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How to Remove Your Leather Salt Stain

How to Remove Your Leather Salt Stain

Posted by Daniel Sutton on Jul 29th 2014

Anyone who’s accustomed to the sight of snow is accustomed to the sight of salt. This white gold has been an extraordinarily valuable commodity all throughout history. It was the refrigerator before refrigerators were cool, a stand-in for money, and a magic spice to give pork chops that savory edge. Today, it also helps us keep our roads free of hazardous freeze-overs and their subsequent pileups.

But salt’s got its kryptonite: leather. Salt does not help out at all when you’re wearing hide, and has a knack for leaving the most permanent and painfully visible leather salt stain you’ll ever have the misfortune of wearing. Before you know it, little white rims are wrapped around your soles and spiraling upwards, bunkered in so tightly you think your shoes are possessed. But the demon doesn’t come from without, grasshopper. This demon comes from within.

Salt Stains on Leather Boots

Well, partly.

Too Much Sodium

During the leather tanning process (which you can read a little about in our blog “Leather Tanning Methods”), salt is among many of the preservatives used to get your leather in shape. It’s got a place, deep, deep inside your leather. Unfortunately, lots of wetness can bring it right back up to the surface, and it throws a tantrum in the form of those white spots.

So how do we get rid of them?

Two words, leathermancers: Distilled. Vinegar. Make sure the vinegar you use is mild, lest its pH level harm your leather. You’ll want to mix it in a vat of cold water first, and apply your potion to the leather’s surface with a clean, lint-free cloth. Rub gently, and don’t get the leather too wet. Only rub the leather enough for the stain to disappear. You may need to do this in multiple sessions.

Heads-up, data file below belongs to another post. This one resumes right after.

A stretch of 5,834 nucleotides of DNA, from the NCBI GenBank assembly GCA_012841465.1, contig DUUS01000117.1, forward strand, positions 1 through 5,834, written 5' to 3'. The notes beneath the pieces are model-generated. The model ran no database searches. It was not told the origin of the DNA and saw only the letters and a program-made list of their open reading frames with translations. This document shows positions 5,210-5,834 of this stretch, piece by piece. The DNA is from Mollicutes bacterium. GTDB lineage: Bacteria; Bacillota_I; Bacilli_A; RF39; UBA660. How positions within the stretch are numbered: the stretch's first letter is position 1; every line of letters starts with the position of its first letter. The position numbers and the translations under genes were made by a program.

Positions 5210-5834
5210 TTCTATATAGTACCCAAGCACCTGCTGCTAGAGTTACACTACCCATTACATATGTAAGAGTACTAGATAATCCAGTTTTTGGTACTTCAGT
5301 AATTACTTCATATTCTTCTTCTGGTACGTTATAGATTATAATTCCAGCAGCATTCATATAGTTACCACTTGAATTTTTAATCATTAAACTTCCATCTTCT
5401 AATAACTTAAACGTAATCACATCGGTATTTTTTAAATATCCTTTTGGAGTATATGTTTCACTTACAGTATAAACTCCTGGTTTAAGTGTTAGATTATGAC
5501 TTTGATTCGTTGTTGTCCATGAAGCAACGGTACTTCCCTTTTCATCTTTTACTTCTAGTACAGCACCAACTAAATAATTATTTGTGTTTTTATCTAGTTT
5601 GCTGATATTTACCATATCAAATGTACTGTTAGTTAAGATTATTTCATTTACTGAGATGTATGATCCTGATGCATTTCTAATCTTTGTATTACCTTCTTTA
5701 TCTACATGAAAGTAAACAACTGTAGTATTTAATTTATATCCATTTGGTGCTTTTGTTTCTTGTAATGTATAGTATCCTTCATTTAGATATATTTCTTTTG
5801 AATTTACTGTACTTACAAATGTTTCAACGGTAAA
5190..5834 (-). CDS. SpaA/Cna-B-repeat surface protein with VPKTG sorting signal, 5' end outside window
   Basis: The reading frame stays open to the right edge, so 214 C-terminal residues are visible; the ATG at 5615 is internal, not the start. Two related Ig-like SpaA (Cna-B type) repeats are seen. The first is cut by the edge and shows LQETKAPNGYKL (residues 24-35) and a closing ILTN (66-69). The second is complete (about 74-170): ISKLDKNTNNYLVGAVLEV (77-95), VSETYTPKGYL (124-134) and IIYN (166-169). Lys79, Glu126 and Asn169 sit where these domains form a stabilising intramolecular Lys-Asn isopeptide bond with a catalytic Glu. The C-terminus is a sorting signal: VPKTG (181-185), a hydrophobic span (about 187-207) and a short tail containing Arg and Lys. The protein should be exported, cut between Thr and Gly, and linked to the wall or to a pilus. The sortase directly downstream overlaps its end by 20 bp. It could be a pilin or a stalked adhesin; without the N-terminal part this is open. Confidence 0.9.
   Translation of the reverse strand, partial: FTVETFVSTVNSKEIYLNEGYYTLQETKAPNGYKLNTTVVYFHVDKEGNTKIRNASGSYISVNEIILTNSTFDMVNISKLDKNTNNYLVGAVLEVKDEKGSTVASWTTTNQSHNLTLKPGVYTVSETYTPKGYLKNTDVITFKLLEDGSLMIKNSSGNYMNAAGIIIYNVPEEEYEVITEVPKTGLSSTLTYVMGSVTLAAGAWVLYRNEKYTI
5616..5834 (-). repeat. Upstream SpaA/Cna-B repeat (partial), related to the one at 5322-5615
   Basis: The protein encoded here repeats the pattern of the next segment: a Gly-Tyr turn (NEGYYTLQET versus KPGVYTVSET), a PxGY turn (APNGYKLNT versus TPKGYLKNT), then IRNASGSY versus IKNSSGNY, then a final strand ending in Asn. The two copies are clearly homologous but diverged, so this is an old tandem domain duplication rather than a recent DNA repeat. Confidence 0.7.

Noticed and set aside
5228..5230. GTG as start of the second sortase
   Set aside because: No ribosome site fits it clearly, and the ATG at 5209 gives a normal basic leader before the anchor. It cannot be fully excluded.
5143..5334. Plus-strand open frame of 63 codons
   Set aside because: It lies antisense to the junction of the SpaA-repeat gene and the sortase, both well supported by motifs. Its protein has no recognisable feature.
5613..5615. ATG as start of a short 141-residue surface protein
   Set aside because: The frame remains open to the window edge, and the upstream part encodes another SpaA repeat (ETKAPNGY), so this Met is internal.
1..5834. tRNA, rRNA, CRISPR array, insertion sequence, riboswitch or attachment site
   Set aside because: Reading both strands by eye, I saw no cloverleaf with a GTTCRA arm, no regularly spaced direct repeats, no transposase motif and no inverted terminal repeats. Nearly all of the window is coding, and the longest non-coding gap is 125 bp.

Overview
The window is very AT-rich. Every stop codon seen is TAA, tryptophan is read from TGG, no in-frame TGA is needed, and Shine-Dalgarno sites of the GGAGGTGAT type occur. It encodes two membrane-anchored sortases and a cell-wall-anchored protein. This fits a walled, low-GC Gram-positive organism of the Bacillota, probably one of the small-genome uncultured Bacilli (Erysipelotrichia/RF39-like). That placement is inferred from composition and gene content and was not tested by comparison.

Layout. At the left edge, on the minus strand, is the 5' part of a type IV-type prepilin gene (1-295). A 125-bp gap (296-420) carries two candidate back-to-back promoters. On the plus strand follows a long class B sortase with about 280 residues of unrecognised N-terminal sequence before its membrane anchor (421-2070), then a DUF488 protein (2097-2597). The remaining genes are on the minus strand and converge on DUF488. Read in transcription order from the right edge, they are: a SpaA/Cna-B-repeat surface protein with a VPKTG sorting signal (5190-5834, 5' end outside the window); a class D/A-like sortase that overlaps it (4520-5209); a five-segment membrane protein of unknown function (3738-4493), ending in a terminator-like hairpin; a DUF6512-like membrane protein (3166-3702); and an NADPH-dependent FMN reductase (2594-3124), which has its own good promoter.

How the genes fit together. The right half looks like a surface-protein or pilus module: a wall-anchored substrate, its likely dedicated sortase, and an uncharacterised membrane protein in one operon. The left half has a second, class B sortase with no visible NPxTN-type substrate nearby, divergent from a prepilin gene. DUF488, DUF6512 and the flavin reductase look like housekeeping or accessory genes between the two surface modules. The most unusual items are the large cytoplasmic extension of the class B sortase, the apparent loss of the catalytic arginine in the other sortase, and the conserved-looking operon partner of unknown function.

Wound in the Salt

For added punch, Chamberlain has a deep cleaning recipe called Straight Cleaner no. 2. This will seep deep into the pores of your leather, giving you an extra edge in your fight with the leather salt stain. Apply after your leather dries, and you’ll want to test it in a discreet area first (don’t use on suede). If your leather likes it, wipe it into the surface thinly and evenly, and then clean off any residue. Then allow the leather to dry in a cool, clean area away from sunlight and heat. Remember that using heat as a drying treatment is a bad idea, so don’t go putting it in the sunlight or under a blow dryer. That’s hurts your leather's integrity (and may even shrink it). When it comes to the leather salt stain, the ends do not justify the means.

After you use a leather cleaner, it’s always best to follow up with a leather conditioner, such as Chamberlain's Leather Care Liniment no. 1. Test first, and then massage it evenly over your leather and leave it to dry for a bit. Afterwards, buff off any extra juice, and let it sit overnight to finish letting all that good stuff set in. It’ll be set to go in the morning (hopefully free from the jowls of that pesky leather salt stain!), and back into your radiant hands.

Hopefully that’ll help get you through the next chilly season safe and snug. Winter is coming, but that’s no reason to get gloomy. For a little extra prudence, you could always plan ahead and give your leather some extra protection with Chamberlain’s Water Protectant no. 3 – specially designed to ward off all that rain, mud and snow that keeps pestering at your door. You’ll never have to lose your temper again. Bye-bye leather salt stain!

Daniel Sutton

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